Alexandria Ocasio Cortez has insisted that the majority of Americans don’t make a living wage. The vast majority even. Which is nonsense, as the vast majority of Americans are not keeling over from the diseases and starvations of absolute poverty nor destitution. By very definition, given the fact that Americans are living upon their wages, they are gaining a living wage.
But then that’s logic and the subject under discussion is demagogic politics.
— Waleed Shahid (@_waleedshahid) 22 January 2019
The Washington Post has a go at this and they manage to miss the important point here.[perfectpullquote align=”full” bordertop=”false” cite=”” link=”” color=”” class=”” size=””] We are going to break down her statement into parts. “I think it’s wrong that a vast majority of the country doesn’t make a living wage.” The question is whether a “vast majority” of American workers do not make a living wage, as Ocasio-Cortez claims. The answer is not easily found. The living wage is not really a measure of income but of living costs, before taxes, such as food, child care, housing, transportation and other basic necessities; it does not include meals in restaurants, entertainment or vacations. It is often misreported as an income figure, but it cannot be easily compared to income such as a minimum wage — even though it is. There are several versions of the Living Wage calculator, which all focus on the costs in a particular locality. There are wide variations, and so a nationwide average does not really capture that. The MIT Living Wage calculator, run by Amy Glasmeier, a professor of economic geography and regional planning, says the living wage in the United States was $16.07 per hour in 2017, before taxes, for a family of four (two working adults, two children). That means both adults together would need to make at least $32.14 before taxes to cover basic necessities. “We do not say that a majority of Americans don’t make enough income to cover basic costs,” Glasmeier said. [/perfectpullquote]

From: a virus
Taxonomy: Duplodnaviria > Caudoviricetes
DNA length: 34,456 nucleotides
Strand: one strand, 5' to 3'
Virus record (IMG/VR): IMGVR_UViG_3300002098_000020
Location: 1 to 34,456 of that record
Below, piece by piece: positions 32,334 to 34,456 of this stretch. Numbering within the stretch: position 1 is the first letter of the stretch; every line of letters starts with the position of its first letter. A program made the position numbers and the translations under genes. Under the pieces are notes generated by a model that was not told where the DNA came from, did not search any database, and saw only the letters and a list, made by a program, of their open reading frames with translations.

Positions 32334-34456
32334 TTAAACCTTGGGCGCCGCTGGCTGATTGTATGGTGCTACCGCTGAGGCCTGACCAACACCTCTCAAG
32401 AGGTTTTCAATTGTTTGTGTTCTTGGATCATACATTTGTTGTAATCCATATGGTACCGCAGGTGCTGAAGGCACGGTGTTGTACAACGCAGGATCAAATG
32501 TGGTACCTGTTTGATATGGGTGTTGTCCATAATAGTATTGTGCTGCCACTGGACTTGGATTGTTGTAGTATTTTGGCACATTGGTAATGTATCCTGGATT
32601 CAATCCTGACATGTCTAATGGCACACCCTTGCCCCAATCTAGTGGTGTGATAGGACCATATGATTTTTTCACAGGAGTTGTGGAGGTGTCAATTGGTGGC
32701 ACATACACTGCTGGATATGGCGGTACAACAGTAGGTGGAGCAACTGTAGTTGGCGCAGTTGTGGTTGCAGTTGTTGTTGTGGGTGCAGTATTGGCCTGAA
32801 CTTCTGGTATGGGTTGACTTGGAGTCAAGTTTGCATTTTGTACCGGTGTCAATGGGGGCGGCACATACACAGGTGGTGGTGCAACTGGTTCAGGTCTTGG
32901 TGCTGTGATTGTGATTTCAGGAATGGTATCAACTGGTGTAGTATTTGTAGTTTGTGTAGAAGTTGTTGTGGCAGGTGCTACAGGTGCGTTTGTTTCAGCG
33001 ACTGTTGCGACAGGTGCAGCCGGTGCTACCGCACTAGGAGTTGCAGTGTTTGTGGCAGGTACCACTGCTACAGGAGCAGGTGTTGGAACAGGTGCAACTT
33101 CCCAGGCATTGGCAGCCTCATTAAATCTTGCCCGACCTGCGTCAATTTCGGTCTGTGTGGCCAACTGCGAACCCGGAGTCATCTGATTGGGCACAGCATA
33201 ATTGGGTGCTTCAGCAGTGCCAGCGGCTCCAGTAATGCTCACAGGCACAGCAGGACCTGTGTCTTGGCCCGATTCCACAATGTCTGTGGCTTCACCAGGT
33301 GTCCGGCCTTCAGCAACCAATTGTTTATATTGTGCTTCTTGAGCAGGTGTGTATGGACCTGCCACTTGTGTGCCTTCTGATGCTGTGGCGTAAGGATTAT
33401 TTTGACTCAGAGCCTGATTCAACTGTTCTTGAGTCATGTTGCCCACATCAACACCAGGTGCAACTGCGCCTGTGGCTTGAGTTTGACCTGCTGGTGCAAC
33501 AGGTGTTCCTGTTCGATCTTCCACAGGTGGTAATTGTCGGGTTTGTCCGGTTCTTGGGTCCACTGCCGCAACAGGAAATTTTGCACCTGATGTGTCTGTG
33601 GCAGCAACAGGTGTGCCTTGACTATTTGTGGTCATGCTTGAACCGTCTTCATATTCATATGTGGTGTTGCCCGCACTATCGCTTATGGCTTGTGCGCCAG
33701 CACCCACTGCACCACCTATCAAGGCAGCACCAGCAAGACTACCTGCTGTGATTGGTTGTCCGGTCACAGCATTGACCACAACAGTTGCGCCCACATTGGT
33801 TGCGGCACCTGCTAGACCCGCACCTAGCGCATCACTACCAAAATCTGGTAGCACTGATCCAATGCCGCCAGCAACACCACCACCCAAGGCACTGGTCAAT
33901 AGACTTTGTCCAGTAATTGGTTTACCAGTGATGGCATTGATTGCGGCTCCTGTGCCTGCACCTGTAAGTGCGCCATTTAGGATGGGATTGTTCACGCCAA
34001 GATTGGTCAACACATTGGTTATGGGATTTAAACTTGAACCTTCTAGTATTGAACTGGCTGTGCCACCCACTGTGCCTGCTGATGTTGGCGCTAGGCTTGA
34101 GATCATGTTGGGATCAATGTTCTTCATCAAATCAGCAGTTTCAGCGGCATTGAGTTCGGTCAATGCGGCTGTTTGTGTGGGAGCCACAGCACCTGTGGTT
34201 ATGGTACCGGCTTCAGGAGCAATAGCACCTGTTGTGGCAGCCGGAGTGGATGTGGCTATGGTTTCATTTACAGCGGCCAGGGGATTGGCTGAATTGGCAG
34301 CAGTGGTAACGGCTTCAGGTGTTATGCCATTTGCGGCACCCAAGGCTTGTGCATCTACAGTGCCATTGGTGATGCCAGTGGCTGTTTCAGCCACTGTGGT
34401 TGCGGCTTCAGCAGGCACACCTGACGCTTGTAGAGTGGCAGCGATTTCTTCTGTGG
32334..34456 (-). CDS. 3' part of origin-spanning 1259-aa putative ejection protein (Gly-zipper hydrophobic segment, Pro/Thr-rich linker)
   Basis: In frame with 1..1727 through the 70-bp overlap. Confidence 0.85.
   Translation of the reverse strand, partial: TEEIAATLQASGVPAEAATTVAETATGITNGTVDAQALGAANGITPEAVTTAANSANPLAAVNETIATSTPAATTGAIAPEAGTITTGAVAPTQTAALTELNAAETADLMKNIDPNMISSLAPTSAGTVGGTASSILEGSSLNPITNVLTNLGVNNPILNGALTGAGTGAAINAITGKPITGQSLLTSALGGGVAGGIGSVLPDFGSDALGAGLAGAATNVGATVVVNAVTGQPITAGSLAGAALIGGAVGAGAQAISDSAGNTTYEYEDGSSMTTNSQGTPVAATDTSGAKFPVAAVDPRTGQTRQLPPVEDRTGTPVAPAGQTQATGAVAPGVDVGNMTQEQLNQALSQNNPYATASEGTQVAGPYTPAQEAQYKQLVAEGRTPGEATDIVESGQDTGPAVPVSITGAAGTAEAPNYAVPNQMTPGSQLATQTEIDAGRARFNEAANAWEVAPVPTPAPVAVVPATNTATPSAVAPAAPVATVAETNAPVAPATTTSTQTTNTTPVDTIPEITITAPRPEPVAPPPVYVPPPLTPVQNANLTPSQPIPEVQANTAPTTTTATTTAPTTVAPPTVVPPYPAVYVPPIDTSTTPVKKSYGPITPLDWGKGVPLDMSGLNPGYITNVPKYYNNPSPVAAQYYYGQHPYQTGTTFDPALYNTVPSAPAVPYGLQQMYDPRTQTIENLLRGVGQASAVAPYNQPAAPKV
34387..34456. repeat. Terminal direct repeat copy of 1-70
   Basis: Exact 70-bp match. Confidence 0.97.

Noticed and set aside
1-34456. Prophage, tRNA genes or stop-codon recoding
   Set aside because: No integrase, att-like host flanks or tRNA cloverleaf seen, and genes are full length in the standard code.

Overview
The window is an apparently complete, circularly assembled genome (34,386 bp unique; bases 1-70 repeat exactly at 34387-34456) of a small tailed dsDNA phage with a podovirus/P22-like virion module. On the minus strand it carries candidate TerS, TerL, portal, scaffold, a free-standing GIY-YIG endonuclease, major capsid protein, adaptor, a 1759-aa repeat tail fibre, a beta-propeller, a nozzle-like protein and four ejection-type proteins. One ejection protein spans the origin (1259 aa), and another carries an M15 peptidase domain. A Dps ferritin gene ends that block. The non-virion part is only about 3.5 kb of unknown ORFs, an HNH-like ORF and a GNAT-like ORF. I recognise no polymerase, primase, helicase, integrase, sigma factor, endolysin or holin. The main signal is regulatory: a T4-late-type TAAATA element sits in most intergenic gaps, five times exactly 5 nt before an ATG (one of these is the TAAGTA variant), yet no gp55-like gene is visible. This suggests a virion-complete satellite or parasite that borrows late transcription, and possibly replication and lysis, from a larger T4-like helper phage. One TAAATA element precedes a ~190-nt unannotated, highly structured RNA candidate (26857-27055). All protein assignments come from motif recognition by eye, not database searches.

No, there’s a deeper point here. It’s Adam Smith’s linen shirt all over again. Not being able to afford a linen shirt does not make you poor. But if you live in a society where not being able to afford a linen shirt means you are regarded as poor then in that society, if you can’t afford a linen shirt, you are going to be regarded as poor.
That is, at least one useful definition of poverty is about the expectations of the society around you.
So, what’s the living wage? It’s a measure of what a certain number of liberal, even progressive, academics think would be a nice standard of living for all to have. Nothing wrong with that. Except, obviously enough, that living wage is now anchored in the expectations of the society about which it is set. The American living wage is very much higher than the Greek one, as an example, many multiples of the Bangladeshi one (we actually know what that one is, some $450 a month by one calculation).
And what is it that anchors that expectation? The average living standard of the people in that country. So, our living wage is set with some reference to the average wage. The observation that there are people below the living wage is just the acknowledgement that some people have below average incomes. Which, given what an average is, isn’t all that much of a surprise. You know, Lake Wobegon and all that?
Shrug. Quite why averages are a scandal is unknown but I guess it keeps us all talking about AOC for a little longer.